As digital systems have grown more complex, many designers in the communications, computing, medical and industrial markets have turned to programmable-logic devices to prototype their ASICs. Meanwhile, the cost and design cycle time to develop advanced cell-based ASICs continue to grow, making cell-based ASICs an impractical solution for many applications. In response to the growing gap between FPGAs and cell-based ASICs, structured ASICs have emerged, offering a lower cost and faster design cycle times. This article discusses structured-ASIC applications for FPGA prototype conversion.
Due to their programmable nature, FPGA logic makes inefficient use of silicon area and is low in performance compared with ASIC technology. FPGA vendors strive to overcome these limitations by driving IC process development to obtain higher logic capacities and performance. In their quest for higher performance, FPGAs burn significant amounts of static and dynamic po wer. Fortunately, advanced processes reduce the operating voltage, somewhat mitigating dynamic-power consumption.
Another approach to boost silicon area efficiency is to embed functions in the FPGA fabric. Modern FPGAs support abundant RAM, multipliers, timing generators, processors and I/O features. The fact that most applications use a subset of these functions in a “one size fits all” architecture is just one of the many reasons FPGAs are more expensive, even in volume production.
Converting an FPGA to an ASIC can reduce costs significantly. However, advanced process technologies are usually overkill because the ASIC is typically pad- or package-limited. On top of this, ultradeep-submicron (UDSM) design problems such as signal integrity, on-chip timing variation and timing closure are more challenging, and tooling costs are rising astronomically.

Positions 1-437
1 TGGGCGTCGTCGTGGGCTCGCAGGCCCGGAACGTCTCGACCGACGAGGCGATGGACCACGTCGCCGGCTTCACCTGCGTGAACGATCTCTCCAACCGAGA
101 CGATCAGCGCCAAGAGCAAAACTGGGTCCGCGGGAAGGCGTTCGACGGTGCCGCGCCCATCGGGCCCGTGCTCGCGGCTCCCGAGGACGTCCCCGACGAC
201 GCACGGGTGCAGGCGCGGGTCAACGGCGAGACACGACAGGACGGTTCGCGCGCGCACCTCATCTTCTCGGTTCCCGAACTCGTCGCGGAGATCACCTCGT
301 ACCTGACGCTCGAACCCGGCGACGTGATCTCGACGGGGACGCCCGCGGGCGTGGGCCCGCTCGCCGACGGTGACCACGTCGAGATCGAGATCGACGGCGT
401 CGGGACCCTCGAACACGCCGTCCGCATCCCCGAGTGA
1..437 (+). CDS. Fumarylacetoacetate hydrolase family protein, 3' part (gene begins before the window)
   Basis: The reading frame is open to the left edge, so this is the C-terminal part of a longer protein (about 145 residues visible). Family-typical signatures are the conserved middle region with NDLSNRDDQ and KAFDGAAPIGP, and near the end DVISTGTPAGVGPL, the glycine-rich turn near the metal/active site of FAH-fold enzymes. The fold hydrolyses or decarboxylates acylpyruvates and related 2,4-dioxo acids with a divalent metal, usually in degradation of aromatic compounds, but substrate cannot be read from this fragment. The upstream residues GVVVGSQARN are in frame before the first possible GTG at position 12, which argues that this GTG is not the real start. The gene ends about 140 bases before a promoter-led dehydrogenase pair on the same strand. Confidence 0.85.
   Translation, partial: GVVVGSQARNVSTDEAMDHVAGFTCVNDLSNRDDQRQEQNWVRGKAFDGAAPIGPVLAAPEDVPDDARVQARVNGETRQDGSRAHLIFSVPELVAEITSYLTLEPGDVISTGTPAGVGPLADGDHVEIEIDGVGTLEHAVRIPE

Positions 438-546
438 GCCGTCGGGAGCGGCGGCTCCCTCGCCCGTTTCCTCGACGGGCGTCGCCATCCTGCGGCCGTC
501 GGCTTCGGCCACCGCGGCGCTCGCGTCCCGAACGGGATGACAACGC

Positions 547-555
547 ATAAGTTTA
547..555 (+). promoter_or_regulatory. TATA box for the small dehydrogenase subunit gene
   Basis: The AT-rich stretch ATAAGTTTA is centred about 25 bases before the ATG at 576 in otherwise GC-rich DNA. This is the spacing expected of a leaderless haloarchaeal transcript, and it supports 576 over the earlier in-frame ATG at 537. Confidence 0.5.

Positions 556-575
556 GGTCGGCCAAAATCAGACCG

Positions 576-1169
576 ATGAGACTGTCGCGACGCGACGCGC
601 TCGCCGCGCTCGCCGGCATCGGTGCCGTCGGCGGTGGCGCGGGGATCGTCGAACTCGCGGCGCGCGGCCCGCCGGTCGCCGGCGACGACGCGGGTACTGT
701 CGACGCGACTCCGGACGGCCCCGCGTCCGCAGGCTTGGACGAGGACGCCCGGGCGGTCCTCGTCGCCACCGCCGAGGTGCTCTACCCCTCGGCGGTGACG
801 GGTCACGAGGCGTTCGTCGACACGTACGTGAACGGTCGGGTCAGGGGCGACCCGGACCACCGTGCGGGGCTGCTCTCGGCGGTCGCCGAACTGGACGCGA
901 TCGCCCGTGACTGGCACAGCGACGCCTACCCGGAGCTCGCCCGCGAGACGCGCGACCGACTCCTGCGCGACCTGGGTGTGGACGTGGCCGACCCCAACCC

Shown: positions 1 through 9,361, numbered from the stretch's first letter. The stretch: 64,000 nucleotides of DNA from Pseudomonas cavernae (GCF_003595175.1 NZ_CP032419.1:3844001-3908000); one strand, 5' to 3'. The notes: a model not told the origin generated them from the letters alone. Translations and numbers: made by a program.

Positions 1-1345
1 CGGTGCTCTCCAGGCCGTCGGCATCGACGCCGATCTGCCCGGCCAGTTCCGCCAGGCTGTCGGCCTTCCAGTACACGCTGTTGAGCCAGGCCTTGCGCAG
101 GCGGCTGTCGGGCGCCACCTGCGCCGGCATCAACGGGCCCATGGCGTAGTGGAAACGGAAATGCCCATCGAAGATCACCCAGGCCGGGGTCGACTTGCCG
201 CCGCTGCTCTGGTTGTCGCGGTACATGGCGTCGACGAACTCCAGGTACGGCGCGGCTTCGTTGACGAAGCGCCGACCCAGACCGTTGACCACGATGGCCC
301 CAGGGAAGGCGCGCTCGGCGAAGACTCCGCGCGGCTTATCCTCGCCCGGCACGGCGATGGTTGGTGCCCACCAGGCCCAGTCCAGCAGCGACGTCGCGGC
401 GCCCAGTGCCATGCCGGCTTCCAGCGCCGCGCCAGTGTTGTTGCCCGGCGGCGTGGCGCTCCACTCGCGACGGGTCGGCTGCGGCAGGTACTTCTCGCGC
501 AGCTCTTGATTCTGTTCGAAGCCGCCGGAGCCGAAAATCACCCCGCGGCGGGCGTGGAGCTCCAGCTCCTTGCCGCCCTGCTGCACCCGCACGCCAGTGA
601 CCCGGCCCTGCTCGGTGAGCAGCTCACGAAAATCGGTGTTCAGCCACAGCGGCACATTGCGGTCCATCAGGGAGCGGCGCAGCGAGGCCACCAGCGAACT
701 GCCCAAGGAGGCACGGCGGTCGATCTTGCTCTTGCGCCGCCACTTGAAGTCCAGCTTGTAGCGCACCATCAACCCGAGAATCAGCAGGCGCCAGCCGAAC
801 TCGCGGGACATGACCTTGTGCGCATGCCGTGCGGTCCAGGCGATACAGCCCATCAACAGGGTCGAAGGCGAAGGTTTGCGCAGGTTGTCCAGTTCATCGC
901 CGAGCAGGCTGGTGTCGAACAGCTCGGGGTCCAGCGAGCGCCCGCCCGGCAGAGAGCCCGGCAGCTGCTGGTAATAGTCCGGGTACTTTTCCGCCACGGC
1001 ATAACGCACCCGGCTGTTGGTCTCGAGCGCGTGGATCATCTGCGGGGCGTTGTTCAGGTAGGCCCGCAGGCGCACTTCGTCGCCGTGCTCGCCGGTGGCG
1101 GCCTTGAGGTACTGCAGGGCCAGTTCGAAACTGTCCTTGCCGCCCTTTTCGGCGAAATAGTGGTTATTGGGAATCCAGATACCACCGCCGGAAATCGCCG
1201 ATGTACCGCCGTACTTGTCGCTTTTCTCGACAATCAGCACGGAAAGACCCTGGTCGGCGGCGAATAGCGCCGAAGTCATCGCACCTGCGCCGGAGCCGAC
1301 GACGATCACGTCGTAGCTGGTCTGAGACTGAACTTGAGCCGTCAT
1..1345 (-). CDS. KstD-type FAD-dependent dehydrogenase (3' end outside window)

One solution is to use a less aggressive process technology for FPGA-to-ASIC conversions. Mature processes are less expensive because they are well d own the learning curve and equipment is depreciated. The main problems are operating-voltage compatibility, maintaining good performance and reducing power consumption. The ultimate solution is to have the voltage, performance and power consumption properties of advanced processes, but with nonrecurring-engineering expense (NRE) and design cycle times of mature technologies.
Designing ultradeep-submicron ASICs is not only getting more expensive, but also more complex and challenging. As device geometries shrink to build faster transistors, new interconnect materials like copper and low-k are used to avoid RC delay, thus introducing new process, integration and reliability issues.
Transistor performance is increasing because channel lengths are getting shorter and gate oxides thinner. These high-performance devices are operated at lower voltages to preserve gate oxide integrity. Also, the high-performance transistors have lower threshold voltages (Vt) and increased leakage. Another problem with high-performance transistors is hot-carrier effects due to high gate oxide field strengths.